3D Printing a Daspletosaurus Skull for Display

Photogrammetry is the process of making measurements from photographs. Scientists can use photographs to create a digital model of an object or location. There are many different reasons why palaeontologists make digital models of specimens, from studying small and hard-to-see details, to making exact replicas (casts).

Although we have the majority of this Daspletosaurus torosus skull in our collection, it is too fragile to piece back together. When a specimen is too delicate for display, we usually create a cast. However, most of the pieces of this skull are too fragile to withstand traditional casting methods.

The left maxilla (upper jaw) was one of the few pieces we were able to make a traditional cast of.

The left maxilla (upper jaw) was one of the few pieces we were able to make a traditional cast of.

Our solution was to use photogrammetry to create three-dimensional models of each piece of the skull. We then had these models 3D printed.

The right pre-maxilla (front of the upper jaw).

The right pre-maxilla (front of the upper jaw).

Our technicians took multiple photos from different angles of each individual piece of the skull with scale bars. The scale bars ensure accurate measurements when creating a digital model of the specimen.

The right pre-maxilla rendered as a "point cloud".

The right pre-maxilla rendered as a “point cloud”.

The right pre-maxilla fleshed out as a three-dimensional model.

The right pre-maxilla fleshed out as a three-dimensional model.

By taking multiple photos from different angles, our technicians were able to create digital models of different sides of each bone. First, the model is generated as a “point cloud.” Then it is fleshed out to create the three-dimensional model.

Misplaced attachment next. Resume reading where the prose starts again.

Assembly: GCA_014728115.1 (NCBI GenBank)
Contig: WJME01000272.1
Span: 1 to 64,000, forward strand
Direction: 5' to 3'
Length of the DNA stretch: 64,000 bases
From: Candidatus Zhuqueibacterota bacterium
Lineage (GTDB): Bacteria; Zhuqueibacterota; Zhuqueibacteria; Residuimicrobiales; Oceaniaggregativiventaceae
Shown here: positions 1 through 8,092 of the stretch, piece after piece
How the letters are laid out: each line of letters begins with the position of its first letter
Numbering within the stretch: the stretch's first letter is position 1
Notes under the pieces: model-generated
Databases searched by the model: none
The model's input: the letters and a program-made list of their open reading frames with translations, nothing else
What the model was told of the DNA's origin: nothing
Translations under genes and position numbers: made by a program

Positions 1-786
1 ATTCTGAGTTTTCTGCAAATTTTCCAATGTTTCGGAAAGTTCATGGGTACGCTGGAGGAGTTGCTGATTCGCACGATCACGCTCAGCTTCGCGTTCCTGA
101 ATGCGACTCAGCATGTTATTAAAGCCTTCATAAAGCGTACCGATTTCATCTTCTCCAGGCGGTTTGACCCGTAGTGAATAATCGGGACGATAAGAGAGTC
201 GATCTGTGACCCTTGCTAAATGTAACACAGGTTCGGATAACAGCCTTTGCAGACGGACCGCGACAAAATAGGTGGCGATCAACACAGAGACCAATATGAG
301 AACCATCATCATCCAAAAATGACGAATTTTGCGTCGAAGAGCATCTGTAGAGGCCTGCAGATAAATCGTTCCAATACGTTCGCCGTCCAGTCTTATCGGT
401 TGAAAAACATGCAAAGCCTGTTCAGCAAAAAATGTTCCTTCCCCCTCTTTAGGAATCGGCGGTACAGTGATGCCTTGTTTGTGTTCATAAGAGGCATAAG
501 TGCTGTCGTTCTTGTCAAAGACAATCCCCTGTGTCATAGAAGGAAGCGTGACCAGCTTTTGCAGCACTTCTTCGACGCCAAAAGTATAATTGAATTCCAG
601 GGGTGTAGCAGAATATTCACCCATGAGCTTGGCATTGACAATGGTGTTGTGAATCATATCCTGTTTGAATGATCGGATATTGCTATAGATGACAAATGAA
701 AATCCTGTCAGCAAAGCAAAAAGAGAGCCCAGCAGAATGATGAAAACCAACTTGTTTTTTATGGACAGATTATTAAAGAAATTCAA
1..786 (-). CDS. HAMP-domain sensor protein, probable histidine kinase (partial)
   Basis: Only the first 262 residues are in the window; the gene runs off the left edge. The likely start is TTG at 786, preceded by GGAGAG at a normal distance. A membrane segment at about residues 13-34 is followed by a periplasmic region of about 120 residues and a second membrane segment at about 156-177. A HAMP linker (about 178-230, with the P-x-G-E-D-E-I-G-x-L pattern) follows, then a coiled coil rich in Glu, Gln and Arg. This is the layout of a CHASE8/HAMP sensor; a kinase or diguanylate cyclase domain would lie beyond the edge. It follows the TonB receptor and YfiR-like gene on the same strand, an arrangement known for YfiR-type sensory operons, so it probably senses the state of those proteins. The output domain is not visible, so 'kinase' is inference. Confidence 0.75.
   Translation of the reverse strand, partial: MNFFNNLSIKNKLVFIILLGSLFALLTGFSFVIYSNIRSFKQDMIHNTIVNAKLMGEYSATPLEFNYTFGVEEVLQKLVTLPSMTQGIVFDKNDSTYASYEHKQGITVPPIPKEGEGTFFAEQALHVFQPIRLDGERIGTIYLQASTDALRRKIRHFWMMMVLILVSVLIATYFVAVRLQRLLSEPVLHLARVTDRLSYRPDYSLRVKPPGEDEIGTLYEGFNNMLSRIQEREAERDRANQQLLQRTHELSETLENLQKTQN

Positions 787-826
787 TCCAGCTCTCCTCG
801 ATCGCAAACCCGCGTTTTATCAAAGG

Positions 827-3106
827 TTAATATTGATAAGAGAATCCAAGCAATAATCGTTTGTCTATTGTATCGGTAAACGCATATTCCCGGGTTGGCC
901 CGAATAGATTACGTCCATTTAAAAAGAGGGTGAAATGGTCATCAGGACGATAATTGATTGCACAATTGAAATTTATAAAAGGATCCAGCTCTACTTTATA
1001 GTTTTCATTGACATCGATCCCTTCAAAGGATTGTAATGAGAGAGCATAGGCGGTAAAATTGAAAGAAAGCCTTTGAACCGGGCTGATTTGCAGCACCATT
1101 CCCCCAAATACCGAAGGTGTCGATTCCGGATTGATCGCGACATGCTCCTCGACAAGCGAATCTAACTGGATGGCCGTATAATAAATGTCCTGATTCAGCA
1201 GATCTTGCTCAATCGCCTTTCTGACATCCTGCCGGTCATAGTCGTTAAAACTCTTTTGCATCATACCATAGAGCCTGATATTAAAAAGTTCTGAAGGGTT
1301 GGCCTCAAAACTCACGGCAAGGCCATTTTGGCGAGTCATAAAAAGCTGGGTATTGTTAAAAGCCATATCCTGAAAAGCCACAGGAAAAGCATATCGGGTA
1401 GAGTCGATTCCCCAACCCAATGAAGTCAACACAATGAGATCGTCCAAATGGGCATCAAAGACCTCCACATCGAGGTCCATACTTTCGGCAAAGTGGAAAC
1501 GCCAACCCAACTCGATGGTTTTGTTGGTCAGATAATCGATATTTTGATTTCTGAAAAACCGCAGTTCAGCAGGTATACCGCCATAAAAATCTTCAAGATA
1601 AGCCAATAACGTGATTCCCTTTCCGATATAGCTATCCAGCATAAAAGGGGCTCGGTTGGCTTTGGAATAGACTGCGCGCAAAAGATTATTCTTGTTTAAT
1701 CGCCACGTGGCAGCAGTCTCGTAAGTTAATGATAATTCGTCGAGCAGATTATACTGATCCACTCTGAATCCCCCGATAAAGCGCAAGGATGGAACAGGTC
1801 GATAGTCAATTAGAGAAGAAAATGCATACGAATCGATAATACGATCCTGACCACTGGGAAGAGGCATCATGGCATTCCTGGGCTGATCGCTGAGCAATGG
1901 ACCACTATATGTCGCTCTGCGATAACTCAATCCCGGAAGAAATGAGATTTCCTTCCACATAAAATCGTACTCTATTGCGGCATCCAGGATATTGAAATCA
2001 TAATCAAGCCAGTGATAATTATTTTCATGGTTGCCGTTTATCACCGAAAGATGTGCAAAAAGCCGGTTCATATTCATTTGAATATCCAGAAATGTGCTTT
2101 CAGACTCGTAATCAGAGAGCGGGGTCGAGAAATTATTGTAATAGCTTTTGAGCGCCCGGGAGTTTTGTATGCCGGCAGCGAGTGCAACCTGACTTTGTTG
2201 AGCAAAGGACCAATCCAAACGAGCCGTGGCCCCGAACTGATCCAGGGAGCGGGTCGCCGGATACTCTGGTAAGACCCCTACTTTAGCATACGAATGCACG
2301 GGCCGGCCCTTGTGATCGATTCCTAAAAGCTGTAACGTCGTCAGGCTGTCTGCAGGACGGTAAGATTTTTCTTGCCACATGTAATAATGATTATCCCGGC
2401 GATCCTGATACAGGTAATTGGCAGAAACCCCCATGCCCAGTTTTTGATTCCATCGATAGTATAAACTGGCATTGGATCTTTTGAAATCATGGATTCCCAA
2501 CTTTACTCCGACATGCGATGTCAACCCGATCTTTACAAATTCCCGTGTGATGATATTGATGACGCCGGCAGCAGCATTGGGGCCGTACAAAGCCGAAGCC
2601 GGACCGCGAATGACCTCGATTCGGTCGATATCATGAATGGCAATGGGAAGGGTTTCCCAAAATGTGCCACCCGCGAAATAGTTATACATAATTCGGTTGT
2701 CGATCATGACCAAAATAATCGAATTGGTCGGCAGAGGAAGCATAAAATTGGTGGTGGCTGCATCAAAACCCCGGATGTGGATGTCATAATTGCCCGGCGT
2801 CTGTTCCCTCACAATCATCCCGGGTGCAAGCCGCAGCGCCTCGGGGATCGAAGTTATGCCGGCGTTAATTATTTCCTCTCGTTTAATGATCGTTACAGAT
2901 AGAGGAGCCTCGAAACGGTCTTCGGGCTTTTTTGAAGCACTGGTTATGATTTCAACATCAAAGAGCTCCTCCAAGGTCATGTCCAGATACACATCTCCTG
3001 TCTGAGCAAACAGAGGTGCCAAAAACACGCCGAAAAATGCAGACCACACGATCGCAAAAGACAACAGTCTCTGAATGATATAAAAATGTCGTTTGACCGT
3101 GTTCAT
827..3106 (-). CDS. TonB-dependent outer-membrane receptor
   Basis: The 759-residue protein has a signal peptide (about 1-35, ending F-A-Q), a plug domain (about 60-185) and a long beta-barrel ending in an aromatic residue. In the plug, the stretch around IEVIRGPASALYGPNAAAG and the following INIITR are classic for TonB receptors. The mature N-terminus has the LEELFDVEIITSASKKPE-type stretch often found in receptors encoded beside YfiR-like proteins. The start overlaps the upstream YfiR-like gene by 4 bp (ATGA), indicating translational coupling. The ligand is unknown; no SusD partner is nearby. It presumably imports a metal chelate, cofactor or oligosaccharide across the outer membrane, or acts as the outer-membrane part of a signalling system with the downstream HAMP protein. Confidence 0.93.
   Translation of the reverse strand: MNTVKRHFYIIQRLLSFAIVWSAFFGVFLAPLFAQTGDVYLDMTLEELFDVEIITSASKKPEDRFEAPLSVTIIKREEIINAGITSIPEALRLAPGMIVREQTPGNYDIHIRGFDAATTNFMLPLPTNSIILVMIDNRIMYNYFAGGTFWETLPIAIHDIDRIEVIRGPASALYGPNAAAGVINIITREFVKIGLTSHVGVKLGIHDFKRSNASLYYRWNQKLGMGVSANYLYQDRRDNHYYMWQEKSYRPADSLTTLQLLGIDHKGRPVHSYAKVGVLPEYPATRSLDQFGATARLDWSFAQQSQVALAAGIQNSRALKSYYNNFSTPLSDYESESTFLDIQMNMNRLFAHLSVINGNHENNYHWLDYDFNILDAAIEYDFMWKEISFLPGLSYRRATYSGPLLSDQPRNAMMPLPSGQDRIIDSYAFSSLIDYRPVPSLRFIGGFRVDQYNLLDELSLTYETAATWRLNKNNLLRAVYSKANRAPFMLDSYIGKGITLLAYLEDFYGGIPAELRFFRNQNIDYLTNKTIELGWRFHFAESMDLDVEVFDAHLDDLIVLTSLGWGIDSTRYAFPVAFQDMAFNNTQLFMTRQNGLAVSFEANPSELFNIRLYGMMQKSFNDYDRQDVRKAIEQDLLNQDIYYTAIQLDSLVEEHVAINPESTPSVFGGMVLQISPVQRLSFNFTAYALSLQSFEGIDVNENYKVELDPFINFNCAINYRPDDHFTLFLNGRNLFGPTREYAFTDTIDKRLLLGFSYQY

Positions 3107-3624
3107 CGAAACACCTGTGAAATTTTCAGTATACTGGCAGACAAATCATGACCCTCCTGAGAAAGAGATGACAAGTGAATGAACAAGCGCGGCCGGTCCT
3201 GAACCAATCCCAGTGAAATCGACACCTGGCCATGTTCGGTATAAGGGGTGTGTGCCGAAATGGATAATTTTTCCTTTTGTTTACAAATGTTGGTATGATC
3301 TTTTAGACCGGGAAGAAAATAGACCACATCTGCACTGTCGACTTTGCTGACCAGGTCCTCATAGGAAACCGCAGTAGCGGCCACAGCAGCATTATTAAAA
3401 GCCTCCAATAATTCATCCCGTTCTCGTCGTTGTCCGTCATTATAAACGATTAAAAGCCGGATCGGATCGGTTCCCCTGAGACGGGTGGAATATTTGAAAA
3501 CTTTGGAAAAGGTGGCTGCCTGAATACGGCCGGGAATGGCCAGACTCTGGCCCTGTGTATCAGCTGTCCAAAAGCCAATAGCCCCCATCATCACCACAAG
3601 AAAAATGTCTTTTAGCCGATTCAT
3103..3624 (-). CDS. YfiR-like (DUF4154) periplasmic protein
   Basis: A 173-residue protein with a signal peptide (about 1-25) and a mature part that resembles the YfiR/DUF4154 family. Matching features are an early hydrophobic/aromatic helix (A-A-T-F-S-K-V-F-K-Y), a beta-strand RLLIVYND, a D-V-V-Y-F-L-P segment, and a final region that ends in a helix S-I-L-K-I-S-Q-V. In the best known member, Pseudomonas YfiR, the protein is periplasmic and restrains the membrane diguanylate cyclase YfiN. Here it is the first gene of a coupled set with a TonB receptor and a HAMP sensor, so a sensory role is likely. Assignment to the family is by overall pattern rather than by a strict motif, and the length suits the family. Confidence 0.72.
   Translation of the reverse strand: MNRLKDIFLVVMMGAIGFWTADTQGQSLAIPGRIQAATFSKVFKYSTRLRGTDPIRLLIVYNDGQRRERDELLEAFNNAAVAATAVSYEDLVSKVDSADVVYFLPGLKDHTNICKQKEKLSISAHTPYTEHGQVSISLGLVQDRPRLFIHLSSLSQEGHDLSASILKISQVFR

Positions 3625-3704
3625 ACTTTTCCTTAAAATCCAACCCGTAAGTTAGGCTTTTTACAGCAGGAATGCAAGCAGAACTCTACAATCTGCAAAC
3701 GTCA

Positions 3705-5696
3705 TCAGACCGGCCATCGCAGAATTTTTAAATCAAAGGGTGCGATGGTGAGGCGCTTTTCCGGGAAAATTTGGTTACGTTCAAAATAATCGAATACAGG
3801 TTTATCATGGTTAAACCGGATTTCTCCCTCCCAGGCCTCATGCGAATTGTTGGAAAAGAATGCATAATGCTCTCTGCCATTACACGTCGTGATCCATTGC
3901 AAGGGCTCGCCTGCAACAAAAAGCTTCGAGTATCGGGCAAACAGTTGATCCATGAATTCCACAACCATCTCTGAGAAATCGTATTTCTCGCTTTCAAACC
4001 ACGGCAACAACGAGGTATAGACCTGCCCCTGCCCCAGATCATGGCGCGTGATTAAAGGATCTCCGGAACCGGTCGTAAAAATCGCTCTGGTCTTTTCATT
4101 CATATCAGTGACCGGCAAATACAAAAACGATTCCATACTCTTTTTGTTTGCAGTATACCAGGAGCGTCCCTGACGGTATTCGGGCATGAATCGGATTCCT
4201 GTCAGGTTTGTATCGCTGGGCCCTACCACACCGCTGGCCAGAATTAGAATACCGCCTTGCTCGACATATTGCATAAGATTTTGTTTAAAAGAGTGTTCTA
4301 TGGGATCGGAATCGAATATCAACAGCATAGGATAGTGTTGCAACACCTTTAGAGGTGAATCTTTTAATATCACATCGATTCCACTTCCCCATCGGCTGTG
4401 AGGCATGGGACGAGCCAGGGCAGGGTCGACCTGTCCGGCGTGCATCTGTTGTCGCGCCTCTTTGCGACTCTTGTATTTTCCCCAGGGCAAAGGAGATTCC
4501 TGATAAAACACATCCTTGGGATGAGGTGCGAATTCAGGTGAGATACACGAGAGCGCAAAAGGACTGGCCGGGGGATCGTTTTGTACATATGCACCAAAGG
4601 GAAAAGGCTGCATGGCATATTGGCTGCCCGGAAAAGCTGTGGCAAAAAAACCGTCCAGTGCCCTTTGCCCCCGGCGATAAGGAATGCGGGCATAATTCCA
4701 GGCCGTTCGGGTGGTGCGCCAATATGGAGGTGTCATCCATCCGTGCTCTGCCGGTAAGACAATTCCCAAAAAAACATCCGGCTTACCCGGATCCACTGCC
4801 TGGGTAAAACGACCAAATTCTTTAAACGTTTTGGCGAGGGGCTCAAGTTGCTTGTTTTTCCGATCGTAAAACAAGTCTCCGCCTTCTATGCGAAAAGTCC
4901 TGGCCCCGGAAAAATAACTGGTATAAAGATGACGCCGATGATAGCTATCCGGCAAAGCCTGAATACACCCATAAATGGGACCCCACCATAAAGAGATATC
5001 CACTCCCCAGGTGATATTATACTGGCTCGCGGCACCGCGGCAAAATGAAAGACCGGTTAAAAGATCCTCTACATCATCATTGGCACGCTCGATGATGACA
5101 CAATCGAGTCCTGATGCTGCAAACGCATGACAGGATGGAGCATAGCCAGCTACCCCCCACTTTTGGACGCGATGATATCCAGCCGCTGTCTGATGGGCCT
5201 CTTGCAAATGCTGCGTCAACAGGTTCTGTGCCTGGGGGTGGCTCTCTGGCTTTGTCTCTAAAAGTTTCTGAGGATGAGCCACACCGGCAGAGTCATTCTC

The numbers of pictures taken and models made depend on how complicated the shape of the bone is. Two hundred and seventy-seven photos were taken of the pre-maxilla pictured here to build a three-part model that was stitched together to create a digital version of the fossil.

Once complete, the models were sent to the printer to create a 3D-printed cast. This is the first time we have used 3D-printing technology to create casts for display. The technology offers us a new and exciting way to make casts of delicate specimens.

Using models of the individual pieces, we also created a merged model of the skull, and virtually pulled pieces apart to create the exploded side. This formed the design for what the specimen would look like on display. The complex mounting process required the specimen to be suspended in the air to determine the final position of the pieces.

Hanging the individual pieces to determine their final position.

Hanging the individual pieces to determine their final position.

The exploded skull of Daspletosaurus torosus is currently on display in our Fossils in Focus exhibit.

The 3D-printed cast on display in Fossils in Focus.

The 3D-printed cast on display in Fossils in Focus.

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